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Networking (part 1)

I’m not that good at networking at conferences and seminars. You know, standing around making small talk with people you are unlikely to meet ever again, on the off-chance that you might have enough in common to sustain a conversation until your glass is empty and you have an excuse to move on. You can’t even use the standard openers like ‘Where do you work?’ or ‘What do you do?’ without appearing as if you can’t read: everyone has little name badges with their job title and employer neatly typed on them.

I struggle to find things to say that other people will find remotely interesting, and sometimes it’s a struggle to find other people interesting too. Perversely, my perpetual new year’s work resolution is to do more networking, both in and out of my company, widening my circle of contacts.

Coming to London has been a bit of an eye-opener in terms of project management events. I could be at a project management seminar or lecture at least once a week. If you add women in business and technology events I could pretty much be out every night. Now, I take my resolutions seriously, but I hope I don’t need to substitute my social life for gatherings of project managers and smoked cheese on tiny circles of polenta.

Last week I attended two events, one run by womenintechnology and the other hosted by the British Computer Society’s North London branch. The womenintechnology event, ‘How to be a successful woman working in IT’, was huge, easily the largest turnout of any free networking event that I had ever attended. Women from all sectors and all technology disciplines filled the hall at JPMorgan’s Embankment office. While it was billed as a technology event, any working woman would have found it interesting, and any project manager would have benefited too, although they only let you in if you had two X chromosomes.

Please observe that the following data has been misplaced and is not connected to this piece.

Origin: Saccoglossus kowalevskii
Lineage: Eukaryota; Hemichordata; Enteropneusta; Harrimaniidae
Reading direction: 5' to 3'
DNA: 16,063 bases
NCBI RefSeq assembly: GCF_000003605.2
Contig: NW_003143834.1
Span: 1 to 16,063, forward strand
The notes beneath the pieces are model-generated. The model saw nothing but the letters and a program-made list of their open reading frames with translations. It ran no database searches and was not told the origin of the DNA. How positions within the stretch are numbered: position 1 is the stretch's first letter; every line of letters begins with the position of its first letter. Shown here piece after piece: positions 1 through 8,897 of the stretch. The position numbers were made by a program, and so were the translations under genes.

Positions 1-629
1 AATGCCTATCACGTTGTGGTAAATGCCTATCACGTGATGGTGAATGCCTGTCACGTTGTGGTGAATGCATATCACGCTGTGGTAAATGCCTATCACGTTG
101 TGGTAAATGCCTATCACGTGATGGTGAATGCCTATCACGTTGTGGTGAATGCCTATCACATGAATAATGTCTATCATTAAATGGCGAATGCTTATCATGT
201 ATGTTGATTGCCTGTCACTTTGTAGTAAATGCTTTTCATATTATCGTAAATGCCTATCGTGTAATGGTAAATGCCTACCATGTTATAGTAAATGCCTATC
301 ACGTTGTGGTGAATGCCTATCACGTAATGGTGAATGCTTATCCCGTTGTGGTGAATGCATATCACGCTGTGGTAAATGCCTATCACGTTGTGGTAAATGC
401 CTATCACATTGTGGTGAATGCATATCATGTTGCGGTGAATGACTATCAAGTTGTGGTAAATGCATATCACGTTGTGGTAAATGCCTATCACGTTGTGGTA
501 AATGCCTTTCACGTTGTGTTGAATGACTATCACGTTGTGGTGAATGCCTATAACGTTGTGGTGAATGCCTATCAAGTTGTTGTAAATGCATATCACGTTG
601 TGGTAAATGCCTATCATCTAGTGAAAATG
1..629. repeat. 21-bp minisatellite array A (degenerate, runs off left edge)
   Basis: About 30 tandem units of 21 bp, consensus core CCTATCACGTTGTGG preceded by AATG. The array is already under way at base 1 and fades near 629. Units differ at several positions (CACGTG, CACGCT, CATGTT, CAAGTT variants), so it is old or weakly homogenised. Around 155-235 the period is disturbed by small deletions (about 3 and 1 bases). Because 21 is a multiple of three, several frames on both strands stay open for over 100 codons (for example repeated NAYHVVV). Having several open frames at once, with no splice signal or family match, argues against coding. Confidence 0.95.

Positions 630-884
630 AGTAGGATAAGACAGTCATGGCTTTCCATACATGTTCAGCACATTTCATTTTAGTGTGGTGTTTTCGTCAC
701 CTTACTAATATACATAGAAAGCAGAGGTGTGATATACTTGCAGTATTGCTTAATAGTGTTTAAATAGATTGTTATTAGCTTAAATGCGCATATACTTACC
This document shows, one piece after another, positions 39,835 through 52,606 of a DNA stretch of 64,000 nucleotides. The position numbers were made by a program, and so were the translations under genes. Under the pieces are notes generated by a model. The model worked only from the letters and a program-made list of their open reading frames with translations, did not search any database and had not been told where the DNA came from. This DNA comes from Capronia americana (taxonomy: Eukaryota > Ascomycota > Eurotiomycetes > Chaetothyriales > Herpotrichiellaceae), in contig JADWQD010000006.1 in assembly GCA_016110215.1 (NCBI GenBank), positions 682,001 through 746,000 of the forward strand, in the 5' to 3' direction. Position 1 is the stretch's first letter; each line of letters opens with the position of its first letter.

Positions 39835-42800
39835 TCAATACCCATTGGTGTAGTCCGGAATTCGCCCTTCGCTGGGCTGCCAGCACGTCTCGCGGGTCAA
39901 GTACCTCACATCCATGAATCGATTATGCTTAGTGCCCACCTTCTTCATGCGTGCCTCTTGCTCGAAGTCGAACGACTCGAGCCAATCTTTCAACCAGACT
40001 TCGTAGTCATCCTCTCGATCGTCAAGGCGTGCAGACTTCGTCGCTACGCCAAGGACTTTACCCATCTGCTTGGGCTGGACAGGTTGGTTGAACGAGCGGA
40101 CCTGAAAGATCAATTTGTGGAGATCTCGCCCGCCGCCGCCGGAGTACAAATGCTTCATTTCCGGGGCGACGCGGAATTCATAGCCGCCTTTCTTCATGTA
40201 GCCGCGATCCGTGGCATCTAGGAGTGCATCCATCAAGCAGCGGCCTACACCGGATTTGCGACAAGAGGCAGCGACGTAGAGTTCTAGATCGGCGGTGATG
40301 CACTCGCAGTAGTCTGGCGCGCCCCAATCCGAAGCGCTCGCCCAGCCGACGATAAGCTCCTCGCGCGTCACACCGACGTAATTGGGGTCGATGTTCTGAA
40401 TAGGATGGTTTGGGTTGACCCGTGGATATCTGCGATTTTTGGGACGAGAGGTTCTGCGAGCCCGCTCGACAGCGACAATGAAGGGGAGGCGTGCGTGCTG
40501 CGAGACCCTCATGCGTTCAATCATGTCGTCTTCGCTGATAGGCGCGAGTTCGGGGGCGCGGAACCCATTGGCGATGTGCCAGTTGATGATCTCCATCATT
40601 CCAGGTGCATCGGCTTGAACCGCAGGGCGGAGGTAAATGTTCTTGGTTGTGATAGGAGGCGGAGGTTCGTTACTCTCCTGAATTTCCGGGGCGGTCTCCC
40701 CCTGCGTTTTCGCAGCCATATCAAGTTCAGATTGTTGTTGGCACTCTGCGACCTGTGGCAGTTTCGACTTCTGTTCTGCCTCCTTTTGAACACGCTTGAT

I spoke to a public sector employee who said that women often choose to work in local authorities as they have a significant commitment to equal opportunities and policies to support a diverse workforce. The private sector network engineer standing with us nodded sadly. She was the only woman in the networks team at her employer.

It was actually easy to speak to the attendees during the drinks reception. I started one conversation and then moved on, at which point someone else started talking to me. Just like that, out of the blue. Maybe the wine helped, but it was also the positive atmosphere and the crush in the gallery, which meant you couldn’t help speaking to people as you pushed past. No space for wallflowers, so no excuses not to start conversations.

I took a seat in the front row when we went through to the main hall. It’s easier to see, easier to hear, you get more leg room and those seats are always empty. When I’ve been a speaker, it’s frustrating to see the front row empty but people standing at the back. I sat next to Suzanne Doyle-Morris, the director of Doyle Morris, a coaching company, and while people filed into the hall we start to talk. Amazingly, this was perhaps the fifth or sixth person I’d had a conversation with since arriving, and the event had hardly started. Maybe networking isn’t that bad after all.